The average cost of a single-family home in Seattle has increased 110 percent to $ 820,000, while rents have risen 64 percent, with the typical two bedrooms now costing more than $ 2,000.
The company has recently helped to help the homeless problem on its own terms. Two years ago, there was Mary's Place, a non-profit organization that provides homeless women and their families with the free use of a former rural hotel for development
Amazon later promised to Mary's Place – free – to give a new company building, which is under construction in the city center. The 47,000 square meter accommodation will accommodate more than 200 people in 65 rooms.
But proponents of the tax proposal say philanthropy is not a substitute for sustainable public revenue.
"I hope we understand we have one. An unfair system that starts with our tax system, and Amazon benefits from this system," said O'Brien.
The councilman said he learned of Amazon's break at a meeting with corporate executives Wednesday morning. They called for no specific changes to the proposed legislation, said O'Brien.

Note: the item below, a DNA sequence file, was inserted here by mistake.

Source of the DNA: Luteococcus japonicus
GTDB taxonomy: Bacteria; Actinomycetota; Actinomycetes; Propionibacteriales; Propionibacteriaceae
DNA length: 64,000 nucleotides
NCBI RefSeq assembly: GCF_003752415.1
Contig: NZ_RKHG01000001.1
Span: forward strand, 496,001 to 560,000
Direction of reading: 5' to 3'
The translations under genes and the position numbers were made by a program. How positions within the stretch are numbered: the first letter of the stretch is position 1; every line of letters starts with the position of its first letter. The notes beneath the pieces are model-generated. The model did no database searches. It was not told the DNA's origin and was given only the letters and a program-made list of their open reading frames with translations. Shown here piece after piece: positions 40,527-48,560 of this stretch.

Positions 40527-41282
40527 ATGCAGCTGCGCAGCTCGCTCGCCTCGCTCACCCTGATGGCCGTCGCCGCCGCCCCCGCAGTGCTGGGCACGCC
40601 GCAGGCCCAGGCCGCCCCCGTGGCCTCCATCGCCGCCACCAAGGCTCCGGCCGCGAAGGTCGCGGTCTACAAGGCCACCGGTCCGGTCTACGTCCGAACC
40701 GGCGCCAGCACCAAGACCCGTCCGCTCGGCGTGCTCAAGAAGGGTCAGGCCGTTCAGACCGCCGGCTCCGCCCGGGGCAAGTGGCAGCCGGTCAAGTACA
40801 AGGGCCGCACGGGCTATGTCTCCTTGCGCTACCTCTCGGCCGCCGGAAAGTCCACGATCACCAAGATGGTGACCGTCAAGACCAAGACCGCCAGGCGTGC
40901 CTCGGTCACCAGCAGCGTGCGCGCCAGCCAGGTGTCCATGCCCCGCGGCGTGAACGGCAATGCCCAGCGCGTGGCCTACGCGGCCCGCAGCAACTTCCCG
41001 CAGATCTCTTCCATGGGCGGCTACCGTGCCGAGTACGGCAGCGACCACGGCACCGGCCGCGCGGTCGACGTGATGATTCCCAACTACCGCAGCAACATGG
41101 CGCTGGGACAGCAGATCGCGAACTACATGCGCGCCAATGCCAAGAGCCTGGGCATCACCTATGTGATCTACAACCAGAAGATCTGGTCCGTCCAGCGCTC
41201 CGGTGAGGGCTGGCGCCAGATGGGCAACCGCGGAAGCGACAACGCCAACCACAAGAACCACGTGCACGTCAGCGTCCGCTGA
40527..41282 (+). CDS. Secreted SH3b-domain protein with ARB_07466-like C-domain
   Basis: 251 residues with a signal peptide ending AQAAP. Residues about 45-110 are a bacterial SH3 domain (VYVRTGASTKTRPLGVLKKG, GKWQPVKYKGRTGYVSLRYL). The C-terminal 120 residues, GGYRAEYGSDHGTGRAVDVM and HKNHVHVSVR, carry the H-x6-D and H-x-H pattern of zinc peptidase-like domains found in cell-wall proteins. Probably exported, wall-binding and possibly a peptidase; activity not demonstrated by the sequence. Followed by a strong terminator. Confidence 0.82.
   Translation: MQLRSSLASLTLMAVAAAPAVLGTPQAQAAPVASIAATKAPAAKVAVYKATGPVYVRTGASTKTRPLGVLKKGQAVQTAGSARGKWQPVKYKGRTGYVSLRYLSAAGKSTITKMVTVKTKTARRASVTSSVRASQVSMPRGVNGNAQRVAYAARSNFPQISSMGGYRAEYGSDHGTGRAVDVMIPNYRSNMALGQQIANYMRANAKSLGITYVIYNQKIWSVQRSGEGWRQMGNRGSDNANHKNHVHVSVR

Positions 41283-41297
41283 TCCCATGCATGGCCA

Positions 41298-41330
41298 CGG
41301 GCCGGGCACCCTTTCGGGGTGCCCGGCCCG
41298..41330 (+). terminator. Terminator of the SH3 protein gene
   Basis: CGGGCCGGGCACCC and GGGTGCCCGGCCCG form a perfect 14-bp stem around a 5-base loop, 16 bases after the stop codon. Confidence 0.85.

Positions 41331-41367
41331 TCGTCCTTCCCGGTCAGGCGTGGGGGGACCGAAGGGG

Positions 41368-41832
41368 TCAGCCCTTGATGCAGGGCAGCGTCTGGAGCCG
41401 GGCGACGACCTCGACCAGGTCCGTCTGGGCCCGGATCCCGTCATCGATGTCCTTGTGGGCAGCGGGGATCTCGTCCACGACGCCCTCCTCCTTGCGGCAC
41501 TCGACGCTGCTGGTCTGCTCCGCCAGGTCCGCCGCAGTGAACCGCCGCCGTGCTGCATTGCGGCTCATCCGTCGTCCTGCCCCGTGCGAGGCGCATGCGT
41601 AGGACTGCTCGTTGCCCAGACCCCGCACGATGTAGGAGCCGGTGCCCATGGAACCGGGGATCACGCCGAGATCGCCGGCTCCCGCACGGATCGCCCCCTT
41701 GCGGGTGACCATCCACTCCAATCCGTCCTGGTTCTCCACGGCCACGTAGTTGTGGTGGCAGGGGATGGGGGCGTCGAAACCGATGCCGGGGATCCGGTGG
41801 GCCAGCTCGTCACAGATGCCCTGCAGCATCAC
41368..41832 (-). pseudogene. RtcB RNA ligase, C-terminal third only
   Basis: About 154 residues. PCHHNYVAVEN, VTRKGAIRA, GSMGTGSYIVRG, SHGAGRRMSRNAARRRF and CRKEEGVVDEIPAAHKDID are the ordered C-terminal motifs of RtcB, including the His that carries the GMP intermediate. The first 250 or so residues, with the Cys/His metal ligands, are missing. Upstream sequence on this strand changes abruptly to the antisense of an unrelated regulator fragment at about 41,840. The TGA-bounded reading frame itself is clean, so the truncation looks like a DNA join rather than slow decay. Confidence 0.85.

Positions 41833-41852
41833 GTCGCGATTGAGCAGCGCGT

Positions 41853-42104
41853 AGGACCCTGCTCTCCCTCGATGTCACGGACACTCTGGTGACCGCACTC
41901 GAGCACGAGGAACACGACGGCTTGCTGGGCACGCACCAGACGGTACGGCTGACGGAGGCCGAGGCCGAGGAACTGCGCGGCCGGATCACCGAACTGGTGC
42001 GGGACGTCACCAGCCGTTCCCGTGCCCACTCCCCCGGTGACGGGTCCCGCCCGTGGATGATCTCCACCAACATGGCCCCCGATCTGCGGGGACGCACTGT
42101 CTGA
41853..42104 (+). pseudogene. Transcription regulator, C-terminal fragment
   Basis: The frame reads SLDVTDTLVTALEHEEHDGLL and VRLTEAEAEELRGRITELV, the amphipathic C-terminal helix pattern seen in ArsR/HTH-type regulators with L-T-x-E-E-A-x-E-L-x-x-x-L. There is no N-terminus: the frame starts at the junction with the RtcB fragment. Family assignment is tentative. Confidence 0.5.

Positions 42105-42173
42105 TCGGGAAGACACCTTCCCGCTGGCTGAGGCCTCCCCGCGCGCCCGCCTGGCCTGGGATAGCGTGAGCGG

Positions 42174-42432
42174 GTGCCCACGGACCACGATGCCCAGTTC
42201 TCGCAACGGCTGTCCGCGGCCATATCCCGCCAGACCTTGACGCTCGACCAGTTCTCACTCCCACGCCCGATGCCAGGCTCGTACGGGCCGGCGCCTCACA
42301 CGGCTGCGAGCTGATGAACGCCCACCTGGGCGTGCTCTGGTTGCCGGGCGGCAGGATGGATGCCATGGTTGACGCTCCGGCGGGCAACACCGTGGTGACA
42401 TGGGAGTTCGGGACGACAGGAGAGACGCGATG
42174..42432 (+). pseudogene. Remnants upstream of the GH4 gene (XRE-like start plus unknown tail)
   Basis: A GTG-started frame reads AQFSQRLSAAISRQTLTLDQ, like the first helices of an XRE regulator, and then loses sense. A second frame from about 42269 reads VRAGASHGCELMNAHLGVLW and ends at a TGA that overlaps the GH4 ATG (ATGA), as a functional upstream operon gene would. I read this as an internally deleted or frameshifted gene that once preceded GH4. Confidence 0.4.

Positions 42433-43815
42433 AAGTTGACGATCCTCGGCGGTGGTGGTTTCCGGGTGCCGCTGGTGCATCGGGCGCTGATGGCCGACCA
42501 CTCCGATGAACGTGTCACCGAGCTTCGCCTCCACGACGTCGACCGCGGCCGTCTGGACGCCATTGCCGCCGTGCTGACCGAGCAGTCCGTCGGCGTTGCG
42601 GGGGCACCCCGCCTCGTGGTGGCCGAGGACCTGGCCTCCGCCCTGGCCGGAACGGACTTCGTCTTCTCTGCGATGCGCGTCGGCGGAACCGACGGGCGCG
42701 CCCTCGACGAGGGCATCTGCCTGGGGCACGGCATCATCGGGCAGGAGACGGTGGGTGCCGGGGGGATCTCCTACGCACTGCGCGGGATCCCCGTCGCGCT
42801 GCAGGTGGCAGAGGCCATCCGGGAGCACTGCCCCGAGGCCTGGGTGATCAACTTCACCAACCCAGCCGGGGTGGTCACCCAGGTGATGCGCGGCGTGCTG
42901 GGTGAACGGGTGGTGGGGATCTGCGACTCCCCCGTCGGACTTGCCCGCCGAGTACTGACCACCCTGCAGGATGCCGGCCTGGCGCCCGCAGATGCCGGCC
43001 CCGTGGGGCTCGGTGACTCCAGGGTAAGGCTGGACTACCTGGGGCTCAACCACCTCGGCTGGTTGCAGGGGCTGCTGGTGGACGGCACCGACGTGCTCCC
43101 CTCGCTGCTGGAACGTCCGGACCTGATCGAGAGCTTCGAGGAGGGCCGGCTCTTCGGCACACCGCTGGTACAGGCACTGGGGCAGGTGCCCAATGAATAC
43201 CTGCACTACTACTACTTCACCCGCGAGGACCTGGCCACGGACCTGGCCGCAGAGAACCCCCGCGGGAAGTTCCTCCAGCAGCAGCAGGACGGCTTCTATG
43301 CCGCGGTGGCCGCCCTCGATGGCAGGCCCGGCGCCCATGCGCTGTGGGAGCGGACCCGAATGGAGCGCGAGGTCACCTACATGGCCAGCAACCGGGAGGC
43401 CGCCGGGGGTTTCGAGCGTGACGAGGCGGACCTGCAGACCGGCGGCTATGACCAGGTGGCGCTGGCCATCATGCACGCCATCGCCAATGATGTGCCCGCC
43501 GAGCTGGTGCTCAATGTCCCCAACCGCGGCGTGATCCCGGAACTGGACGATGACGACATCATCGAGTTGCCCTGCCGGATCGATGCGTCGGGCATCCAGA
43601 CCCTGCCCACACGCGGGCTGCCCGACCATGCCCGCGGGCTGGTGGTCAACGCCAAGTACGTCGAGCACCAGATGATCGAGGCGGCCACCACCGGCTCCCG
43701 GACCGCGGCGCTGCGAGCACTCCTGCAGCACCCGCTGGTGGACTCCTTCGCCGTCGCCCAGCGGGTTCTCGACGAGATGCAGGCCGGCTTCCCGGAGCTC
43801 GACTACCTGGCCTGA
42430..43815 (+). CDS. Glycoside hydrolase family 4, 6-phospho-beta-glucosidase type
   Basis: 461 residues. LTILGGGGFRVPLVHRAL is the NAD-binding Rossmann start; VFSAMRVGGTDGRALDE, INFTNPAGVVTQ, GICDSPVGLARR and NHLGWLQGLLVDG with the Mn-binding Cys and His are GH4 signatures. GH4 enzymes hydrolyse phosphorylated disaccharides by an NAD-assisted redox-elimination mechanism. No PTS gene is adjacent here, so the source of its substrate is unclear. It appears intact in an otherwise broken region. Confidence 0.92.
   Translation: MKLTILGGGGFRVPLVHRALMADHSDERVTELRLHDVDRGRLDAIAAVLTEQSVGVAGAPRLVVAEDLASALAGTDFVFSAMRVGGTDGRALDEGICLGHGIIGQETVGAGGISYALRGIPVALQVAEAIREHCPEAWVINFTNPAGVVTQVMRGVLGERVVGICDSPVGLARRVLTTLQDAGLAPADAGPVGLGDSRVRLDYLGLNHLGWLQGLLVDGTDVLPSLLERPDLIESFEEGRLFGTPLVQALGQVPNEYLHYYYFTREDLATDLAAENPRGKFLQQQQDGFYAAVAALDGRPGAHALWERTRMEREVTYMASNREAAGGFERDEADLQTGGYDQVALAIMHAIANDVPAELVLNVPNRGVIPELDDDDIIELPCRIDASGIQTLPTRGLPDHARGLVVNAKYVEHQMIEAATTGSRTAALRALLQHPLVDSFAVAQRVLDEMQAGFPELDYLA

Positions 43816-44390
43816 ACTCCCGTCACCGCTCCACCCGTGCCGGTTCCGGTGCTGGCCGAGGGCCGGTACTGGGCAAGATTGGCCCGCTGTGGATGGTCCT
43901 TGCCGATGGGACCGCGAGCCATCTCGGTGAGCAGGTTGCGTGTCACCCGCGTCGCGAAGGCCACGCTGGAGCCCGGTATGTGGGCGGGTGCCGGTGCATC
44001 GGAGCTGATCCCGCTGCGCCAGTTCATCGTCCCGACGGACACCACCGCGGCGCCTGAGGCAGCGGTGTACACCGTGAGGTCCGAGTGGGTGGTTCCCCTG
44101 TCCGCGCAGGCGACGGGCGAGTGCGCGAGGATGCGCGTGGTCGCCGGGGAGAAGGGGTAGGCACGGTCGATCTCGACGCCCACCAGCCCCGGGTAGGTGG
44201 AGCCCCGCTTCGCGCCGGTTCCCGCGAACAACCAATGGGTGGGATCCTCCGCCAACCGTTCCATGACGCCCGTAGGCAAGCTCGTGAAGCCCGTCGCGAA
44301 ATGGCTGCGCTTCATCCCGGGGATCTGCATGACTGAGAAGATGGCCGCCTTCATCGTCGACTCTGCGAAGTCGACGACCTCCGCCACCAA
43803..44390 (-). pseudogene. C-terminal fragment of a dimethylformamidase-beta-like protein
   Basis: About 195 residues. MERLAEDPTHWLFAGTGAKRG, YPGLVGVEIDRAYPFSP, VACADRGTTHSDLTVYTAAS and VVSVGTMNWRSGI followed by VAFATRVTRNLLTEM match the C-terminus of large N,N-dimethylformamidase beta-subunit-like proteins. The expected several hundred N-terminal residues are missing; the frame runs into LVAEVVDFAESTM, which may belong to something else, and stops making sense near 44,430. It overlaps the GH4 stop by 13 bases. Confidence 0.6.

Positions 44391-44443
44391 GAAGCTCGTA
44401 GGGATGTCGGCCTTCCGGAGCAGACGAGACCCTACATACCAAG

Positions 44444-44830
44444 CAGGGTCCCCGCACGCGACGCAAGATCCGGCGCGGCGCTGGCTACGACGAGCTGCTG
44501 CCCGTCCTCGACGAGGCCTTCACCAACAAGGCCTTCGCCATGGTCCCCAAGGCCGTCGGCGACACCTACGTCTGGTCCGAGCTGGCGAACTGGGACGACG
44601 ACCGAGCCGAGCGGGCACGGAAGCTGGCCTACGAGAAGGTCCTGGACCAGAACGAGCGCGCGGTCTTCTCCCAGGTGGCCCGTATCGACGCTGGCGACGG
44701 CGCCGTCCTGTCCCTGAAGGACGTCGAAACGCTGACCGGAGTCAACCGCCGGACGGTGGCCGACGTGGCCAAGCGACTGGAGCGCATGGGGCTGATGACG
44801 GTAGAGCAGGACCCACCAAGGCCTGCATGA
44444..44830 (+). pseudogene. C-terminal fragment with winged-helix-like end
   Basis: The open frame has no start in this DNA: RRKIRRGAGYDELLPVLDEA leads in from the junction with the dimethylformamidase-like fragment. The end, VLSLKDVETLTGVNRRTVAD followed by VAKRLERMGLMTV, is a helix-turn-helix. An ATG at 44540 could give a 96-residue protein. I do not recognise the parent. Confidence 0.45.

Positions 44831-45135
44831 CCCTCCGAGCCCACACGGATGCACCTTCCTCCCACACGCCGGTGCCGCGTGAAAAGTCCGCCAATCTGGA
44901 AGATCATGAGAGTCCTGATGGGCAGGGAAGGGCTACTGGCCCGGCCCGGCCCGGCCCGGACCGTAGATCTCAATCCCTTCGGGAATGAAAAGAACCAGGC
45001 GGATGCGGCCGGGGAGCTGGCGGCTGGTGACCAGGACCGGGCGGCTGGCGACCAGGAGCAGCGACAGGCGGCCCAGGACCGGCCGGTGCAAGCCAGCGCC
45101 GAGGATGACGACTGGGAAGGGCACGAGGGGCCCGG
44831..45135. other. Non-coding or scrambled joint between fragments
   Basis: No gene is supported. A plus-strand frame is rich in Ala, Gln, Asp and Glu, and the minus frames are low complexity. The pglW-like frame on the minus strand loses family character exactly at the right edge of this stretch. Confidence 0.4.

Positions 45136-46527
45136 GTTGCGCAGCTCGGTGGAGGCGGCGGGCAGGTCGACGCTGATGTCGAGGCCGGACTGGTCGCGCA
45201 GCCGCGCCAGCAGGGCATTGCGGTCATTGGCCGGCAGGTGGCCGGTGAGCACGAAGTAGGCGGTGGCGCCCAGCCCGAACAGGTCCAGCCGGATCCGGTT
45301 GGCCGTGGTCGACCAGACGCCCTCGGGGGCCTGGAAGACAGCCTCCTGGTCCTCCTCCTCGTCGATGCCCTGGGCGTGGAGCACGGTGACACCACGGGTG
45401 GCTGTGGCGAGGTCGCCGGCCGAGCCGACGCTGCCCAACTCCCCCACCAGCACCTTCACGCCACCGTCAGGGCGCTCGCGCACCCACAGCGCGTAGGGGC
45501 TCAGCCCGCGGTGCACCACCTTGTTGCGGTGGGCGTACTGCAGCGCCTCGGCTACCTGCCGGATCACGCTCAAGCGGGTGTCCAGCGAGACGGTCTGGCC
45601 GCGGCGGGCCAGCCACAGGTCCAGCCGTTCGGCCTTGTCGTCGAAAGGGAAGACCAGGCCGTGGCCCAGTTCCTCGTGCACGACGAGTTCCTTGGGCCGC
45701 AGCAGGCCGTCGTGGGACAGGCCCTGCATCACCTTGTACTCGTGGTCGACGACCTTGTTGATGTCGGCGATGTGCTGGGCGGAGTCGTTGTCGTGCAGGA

Sawant, who ran an "Amazon tax campaign" at the heart of the company's campus last month, argued that the council should move forward. "Amazon has just run a blackmail campaign," she said.
Council members who were not yet taxed responded cautiously, with Sally Bagshaw suggesting that the company's big splash might slow down the deliberations.
"I think it will take some time for us to get it right," she said.
Although he lacks sympathy for a company run by a super-billionaire, Council President Bruce Harrell said he had doubts about the legislation.
The biggest concern is whether or not we really solve the problem, "Harrell said," If we do not move the needle, then we just have taxes. "
Durkan, chosen with the support of the Chamber and Amazon, While he was not a proponent of the tax, he agreed to work with councilors on the legislation, saying Wednesday that the Mayor's withdrawal could affect a range of jobs, "from our hardware stores, to restaurant workers, to nurses "Manufacturing workers and technicians."